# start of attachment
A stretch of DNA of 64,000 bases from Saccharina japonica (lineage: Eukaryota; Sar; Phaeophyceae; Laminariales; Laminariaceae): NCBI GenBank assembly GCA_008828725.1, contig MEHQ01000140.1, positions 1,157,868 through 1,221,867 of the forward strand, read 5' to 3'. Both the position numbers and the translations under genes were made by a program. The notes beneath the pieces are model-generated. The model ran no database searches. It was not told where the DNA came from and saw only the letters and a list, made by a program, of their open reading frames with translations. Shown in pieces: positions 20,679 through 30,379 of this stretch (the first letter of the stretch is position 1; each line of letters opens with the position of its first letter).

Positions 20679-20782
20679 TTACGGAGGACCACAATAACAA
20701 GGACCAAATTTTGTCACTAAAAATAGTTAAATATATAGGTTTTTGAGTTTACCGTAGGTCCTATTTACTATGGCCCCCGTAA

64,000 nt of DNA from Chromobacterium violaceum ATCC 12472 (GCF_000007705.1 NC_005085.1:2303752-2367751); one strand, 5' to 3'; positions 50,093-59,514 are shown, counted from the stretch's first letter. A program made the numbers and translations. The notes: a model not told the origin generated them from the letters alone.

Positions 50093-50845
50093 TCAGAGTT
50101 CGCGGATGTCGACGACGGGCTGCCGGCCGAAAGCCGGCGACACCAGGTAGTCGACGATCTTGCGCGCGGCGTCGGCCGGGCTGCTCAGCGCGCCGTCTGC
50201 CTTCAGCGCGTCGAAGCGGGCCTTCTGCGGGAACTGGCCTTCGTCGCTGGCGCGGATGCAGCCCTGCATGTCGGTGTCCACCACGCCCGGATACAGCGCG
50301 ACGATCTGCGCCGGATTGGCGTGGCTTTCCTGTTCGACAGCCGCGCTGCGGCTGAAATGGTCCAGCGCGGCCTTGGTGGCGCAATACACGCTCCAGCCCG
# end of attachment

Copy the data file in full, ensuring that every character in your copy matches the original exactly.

A stretch of DNA of 64,000 bases from Saccharina japonica (lineage: Eukaryota; Sar; Phaeophyceae; Laminariales; Laminariaceae): NCBI GenBank assembly GCA_008828725.1, contig MEHQ01000140.1, positions 1,157,868 through 1,221,867 of the forward strand, read 5' to 3'. Both the position numbers and the translations under genes were made by a program. The notes beneath the pieces are model-generated. The model ran no database searches. It was not told where the DNA came from and saw only the letters and a list, made by a program, of their open reading frames with translations. Shown in pieces: positions 20,679 through 30,379 of this stretch (the first letter of the stretch is position 1; each line of letters opens with the position of its first letter).

Positions 20679-20782
20679 TTACGGAGGACCACAATAACAA
20701 GGACCAAATTTTGTCACTAAAAATAGTTAAATATATAGGTTTTTGAGTTTACCGTAGGTCCTATTTACTATGGCCCCCGTAA

64,000 nt of DNA from Chromobacterium violaceum ATCC 12472 (GCF_000007705.1 NC_005085.1:2303752-2367751); one strand, 5' to 3'; positions 50,093-59,514 are shown, counted from the stretch's first letter. A program made the numbers and translations. The notes: a model not told the origin generated them from the letters alone.

Positions 50093-50845
50093 TCAGAGTT
50101 CGCGGATGTCGACGACGGGCTGCCGGCCGAAAGCCGGCGACACCAGGTAGTCGACGATCTTGCGCGCGGCGTCGGCCGGGCTGCTCAGCGCGCCGTCTGC
50201 CTTCAGCGCGTCGAAGCGGGCCTTCTGCGGGAACTGGCCTTCGTCGCTGGCGCGGATGCAGCCCTGCATGTCGGTGTCCACCACGCCCGGATACAGCGCG
50301 ACGATCTGCGCCGGATTGGCGTGGCTTTCCTGTTCGACAGCCGCGCTGCGGCTGAAATGGTCCAGCGCGGCCTTGGTGGCGCAATACACGCTCCAGCCCG